On Jan. 11, ESMA issued working paper on hedging and trading.
ESMA issued Working Paper No. 1, 2021, named Funds and Single-name CDS: Hedging or Trading?, looking at the use of single-name credit default swaps (CDS).
The use of derivatives by investment funds is of particular interest for several reasons. While the use of derivatives by banks is well documented, evidence relative to investment funds is more limited but is key to address potential financial stability risks.
Research is focused on role of non-banks in global markets, including in derivatives.
Derivative instruments can be categorized according to their underlying asset classes including elements like equity, credit, interest rate, commodity and foreign exchange.
Some data sets used for the paper are taken from those produced in EMIR reporting.
Credit Default Swaps
CDS are instruments used to transfer credit risk of an entity from one party to another. In these cases a protection seller agrees to make a payment to a protection buyer in case of a credit event, a legally defined event that, typically, includes bankruptcy.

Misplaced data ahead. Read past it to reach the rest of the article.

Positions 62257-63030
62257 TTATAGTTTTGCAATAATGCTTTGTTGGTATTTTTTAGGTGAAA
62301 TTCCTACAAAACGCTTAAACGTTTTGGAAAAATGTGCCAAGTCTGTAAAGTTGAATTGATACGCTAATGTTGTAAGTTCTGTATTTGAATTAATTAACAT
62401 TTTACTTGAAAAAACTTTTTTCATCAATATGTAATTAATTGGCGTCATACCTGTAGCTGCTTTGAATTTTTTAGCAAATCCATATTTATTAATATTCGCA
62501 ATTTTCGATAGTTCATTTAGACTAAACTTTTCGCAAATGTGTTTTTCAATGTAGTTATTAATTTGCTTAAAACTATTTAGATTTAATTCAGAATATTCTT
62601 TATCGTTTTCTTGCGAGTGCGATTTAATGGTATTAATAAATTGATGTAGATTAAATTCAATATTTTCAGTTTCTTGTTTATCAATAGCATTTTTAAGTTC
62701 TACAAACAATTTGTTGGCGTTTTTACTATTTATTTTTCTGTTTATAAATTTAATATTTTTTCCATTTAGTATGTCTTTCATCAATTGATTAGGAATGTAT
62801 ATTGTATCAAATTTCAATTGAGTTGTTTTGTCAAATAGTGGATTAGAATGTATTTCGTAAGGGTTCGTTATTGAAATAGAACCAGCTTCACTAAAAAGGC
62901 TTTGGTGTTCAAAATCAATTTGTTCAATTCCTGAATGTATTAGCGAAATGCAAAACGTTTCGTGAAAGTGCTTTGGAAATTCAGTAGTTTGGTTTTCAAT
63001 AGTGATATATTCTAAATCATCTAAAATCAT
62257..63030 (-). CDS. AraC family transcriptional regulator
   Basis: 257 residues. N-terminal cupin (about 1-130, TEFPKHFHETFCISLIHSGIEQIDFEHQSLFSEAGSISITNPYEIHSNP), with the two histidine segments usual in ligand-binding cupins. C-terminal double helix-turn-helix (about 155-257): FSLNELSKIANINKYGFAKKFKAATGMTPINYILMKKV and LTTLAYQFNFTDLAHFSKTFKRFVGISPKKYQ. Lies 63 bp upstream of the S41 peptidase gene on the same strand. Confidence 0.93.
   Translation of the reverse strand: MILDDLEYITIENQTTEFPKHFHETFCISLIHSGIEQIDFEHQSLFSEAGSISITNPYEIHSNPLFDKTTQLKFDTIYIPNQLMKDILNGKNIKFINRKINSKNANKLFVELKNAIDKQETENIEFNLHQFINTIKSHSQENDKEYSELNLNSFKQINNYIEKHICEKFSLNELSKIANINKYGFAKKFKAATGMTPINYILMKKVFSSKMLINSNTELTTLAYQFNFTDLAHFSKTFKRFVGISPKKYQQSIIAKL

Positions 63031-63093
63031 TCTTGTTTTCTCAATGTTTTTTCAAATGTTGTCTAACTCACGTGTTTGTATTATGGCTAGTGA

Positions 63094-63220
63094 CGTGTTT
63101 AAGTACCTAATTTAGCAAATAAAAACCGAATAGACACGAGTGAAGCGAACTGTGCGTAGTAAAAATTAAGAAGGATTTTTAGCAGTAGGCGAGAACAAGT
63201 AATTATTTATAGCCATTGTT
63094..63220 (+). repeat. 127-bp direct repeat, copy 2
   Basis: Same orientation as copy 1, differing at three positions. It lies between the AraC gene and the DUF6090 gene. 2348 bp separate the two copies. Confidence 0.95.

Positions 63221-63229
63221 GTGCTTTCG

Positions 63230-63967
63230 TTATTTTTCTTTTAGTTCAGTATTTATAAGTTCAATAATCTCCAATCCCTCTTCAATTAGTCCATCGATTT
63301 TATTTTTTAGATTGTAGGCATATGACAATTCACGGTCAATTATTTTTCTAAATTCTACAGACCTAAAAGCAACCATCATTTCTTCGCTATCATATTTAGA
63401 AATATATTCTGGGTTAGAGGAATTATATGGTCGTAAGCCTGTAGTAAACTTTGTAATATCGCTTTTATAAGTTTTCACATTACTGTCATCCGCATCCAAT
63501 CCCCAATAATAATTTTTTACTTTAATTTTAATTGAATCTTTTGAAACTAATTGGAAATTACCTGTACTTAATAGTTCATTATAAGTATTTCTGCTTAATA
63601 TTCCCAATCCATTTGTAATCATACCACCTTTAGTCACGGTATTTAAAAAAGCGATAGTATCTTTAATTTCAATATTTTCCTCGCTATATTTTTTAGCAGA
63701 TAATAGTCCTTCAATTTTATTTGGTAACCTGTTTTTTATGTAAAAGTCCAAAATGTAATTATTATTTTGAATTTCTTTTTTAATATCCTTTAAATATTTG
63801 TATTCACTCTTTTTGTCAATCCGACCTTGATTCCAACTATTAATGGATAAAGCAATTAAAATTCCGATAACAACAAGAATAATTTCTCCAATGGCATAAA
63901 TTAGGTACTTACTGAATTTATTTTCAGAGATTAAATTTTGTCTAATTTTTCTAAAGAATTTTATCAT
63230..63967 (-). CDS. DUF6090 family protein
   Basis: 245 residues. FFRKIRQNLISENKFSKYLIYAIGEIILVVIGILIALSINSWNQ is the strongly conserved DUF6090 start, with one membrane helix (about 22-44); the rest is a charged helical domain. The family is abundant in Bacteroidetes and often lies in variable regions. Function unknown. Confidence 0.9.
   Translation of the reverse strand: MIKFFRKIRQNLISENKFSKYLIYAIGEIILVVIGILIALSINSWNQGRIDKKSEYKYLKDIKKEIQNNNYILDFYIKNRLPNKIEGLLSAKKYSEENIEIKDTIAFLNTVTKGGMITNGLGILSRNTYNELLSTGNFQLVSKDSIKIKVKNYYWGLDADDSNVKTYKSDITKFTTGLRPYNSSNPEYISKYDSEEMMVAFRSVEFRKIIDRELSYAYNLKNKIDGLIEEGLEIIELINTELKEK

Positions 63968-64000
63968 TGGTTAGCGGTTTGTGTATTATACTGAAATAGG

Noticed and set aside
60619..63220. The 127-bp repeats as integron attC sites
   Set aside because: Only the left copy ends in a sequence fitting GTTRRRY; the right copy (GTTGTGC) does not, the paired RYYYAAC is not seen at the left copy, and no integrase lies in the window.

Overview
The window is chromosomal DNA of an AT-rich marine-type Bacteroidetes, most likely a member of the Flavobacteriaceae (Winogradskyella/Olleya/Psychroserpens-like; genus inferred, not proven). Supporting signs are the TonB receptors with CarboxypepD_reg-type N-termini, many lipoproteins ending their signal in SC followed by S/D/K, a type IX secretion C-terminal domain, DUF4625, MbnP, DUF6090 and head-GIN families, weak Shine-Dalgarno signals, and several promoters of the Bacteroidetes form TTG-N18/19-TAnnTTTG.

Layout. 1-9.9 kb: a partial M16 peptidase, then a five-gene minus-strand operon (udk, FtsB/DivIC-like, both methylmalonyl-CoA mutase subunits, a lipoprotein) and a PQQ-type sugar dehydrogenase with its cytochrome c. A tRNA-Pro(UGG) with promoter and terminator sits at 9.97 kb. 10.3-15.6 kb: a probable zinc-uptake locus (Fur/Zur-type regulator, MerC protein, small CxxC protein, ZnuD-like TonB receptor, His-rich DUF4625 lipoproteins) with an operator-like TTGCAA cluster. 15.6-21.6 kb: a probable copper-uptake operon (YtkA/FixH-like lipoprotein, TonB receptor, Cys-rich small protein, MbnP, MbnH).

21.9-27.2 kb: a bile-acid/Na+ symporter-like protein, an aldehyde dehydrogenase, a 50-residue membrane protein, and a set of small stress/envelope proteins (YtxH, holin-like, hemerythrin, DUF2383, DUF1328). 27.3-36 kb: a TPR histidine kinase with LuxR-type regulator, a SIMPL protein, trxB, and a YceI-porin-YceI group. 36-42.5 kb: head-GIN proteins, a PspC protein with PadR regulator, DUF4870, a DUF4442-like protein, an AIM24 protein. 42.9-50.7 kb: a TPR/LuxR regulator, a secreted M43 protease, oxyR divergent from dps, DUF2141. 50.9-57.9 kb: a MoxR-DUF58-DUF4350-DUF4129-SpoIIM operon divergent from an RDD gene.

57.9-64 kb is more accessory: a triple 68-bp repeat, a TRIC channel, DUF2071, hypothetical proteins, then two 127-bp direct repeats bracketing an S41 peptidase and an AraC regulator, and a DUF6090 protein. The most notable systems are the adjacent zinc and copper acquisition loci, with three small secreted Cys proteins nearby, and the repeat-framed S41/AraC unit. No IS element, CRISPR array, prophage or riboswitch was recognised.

This is agreed on a pre-specified reference entity and in exchange for this promised payment, the protection seller receives a periodic premium payment from the buyer.
Working Paper Content
The paper offers a comprehensive view of drivers behind the use of single-name credit default swaps by UCITS investment funds, utilizing EU regulatory data on derivatives.
It looks at fund characteristics associated with use of single- and multi-name CDS, and fixed-income and alternative funds are 10x more likely to use CDS than other funds.
Funds belonging to a large fund family are also 75% more likely to use CDS, mainly as net sellers, exposing them to significant credit risk and raising spectre of moral hazard.
Matching single-name CDS positions with portfolio holdings of users, shows that funds hold underlying bond in 50% of cases for sovereign CDS, and 30% for corporate CDS.
Looking in particular at buy-side positions, the research found that only around 5% of single-name CDS positions actually match the specific market exposure from the bond.
Results do question claims that main purpose of single-name CDS by funds is hedging.
The very small share of CDS that are used exclusively for hedging the full market exposure of a bond raises question as to the motivation behind their use by UCITS.
Combining this with the net sell CDS exposure, does raises supervisory concerns from an investor protection and financial stability perspective, in any highly volatile period.